• At their best, qualitative questions will let you tell a compelling story of what your respondents think. The best quantitative questions will produce numerical data that can be turned into compelling visualisations and subjected to detailed statistical analysis.
  • Ultimately, when reporting back on the results of an activity, you are using the data collected to tell the story of what was asked and what was said. A mixture of stats to give clarity, and explanation to provide nuance often works well.

Building Capacity

There are a lot of things you can do to make sure you and your organisation are as well-equipped as possible to analyse your responses:

Audit your existing capacity to analyse

  • Could it be that someone in your team already has the skills that you are looking for, or is there someone has an interest in the topic, and could be made a ‘lead’ on data analysis?
  • Have a look around the likely places to see if anyone in your organisation has produced useful documents or guidance on analysis. 

Document your work

We do this at Delib all the time, we rely on repeatable processes and we save time by writing down how we did something tricky, so that our team mates don't have to spend time doing the same investigations that we had to.

  • If they are not already available, create some useful documents that can be shared around your organisation
  • Produce an analysis guidance booklet, which references the internal tools and resources available to help. Widely promote this.
  • Create a standard report template, if you don’t have one already. This can help if people without an analytical background will be in charge of reporting, and they don’t know where to start.

Run drop-in sessions or promote online tutorials

We hope these articles are a useful starting point, but there is plenty more information online: Youtube videos, Microsoft tutorials, etc. For a start, in terms of general best practice, you can have a look at this from the Scottish government.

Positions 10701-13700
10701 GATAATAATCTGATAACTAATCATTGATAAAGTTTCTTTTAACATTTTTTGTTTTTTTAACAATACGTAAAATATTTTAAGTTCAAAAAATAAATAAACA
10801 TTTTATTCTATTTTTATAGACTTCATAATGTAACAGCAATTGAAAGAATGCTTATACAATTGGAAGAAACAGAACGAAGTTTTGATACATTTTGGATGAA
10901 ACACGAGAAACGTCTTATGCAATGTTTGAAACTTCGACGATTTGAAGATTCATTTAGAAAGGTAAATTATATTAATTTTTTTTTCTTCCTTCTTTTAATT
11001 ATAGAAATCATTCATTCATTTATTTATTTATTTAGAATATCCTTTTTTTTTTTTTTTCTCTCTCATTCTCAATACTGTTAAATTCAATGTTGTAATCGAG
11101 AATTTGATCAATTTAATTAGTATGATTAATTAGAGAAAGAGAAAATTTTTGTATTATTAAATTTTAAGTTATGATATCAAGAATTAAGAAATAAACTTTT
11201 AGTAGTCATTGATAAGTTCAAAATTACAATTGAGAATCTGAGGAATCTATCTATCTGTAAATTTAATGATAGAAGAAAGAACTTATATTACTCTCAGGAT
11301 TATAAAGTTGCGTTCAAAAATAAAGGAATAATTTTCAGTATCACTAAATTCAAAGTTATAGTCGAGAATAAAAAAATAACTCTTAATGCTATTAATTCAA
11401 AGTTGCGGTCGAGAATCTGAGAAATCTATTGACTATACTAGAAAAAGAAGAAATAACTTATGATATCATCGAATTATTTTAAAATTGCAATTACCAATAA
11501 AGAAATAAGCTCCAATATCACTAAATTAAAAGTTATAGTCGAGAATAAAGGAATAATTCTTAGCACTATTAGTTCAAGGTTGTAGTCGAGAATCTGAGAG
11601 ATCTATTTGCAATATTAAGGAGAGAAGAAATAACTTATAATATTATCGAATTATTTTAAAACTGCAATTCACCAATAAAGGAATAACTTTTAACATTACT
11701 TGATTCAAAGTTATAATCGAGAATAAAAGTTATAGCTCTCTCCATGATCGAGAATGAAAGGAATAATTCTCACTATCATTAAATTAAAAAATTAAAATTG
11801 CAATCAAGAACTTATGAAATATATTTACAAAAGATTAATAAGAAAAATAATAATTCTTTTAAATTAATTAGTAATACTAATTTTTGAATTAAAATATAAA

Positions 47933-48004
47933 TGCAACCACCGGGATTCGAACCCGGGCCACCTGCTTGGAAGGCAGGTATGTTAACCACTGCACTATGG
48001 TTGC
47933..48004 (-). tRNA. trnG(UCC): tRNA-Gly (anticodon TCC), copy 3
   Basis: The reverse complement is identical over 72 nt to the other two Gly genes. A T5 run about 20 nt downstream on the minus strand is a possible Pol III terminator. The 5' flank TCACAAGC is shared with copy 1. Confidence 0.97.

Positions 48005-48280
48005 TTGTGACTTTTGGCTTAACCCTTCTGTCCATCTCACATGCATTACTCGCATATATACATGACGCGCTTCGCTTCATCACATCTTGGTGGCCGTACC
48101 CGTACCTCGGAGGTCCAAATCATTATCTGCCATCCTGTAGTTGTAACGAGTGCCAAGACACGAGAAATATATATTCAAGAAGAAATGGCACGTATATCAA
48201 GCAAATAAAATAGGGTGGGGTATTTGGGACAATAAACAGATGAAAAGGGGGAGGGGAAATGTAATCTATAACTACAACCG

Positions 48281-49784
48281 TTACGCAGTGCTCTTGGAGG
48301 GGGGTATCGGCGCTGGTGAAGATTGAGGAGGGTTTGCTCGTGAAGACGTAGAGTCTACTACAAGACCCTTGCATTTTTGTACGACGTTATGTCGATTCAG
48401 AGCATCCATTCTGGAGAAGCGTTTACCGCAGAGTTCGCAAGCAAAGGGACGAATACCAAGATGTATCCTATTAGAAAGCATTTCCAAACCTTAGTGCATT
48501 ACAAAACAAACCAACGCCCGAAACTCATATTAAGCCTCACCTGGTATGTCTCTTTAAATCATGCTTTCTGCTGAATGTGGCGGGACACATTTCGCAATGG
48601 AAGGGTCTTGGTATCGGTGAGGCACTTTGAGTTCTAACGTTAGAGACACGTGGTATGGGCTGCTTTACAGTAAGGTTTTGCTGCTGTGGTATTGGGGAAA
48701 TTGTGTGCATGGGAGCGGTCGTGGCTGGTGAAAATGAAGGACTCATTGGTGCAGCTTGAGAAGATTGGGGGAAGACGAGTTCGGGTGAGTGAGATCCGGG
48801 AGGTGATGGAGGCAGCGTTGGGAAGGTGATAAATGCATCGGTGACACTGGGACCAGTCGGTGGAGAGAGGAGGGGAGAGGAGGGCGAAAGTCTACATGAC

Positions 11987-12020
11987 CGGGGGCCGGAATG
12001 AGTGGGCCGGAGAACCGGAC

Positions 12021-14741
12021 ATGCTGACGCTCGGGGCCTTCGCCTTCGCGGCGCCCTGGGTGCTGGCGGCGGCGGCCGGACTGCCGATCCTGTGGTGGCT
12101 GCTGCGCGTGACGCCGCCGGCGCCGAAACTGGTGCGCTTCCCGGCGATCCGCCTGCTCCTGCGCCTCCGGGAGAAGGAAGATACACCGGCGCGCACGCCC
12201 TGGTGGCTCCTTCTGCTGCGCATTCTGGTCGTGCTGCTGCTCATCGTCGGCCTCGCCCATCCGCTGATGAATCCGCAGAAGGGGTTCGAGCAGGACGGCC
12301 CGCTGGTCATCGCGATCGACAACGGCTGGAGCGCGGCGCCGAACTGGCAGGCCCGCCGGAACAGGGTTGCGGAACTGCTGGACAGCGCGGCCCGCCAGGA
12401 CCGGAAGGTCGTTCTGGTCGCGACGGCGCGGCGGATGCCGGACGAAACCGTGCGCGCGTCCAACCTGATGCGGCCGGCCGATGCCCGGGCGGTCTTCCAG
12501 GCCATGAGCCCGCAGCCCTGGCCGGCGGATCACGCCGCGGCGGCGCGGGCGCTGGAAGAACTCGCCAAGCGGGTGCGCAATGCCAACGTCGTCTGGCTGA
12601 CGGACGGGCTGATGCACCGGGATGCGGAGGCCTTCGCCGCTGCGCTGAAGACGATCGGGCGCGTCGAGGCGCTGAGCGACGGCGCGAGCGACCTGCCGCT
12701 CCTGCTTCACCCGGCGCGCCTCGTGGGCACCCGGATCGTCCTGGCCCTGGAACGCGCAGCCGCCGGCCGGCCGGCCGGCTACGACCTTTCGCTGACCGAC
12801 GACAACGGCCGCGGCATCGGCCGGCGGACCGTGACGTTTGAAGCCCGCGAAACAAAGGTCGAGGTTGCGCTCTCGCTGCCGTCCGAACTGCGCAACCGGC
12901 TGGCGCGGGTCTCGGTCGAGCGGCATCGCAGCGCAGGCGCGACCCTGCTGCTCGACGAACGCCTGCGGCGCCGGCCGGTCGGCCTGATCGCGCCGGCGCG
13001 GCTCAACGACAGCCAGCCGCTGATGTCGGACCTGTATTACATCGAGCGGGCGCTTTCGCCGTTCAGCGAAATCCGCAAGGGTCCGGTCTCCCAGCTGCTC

Seminars or drop-in sessions can be a great way of passing what you have learned onto colleagues. They may even offer to teach you something in return! You can promote ‘skills swap’ in your organisation, where people volunteer to teach each other a skill. Alternatively, a ‘learning hour’ – where you take out an hour every week for one team member to teach everyone about something they are an expert in – can be both useful and fun, (depending on what your team members’ expertise is in…).

Work collaboratively, Audit each others' work & evaluate

  • Having at least two people working on data analysis is a good way of avoiding your analysis becoming too subjective, especially if you have a lot of qualitative data. Getting two eyes on the data will make your interpretation more objective, and help avoid errors. 
  • Analyst only questions can be used in Citizen Space in order to indicate who has analysed a particular response, creating accountability.
  • Analysis is an inherently subjective process and can take a large amount of time to complete. Ensuring more than one individual in an organisation is familiar with the data can help reduce the risk on this.

Top Tip: As a quality and objective check - ensure a colleague who has not done the analysis, but is involved in the your project, is available to check every 10th response analysed.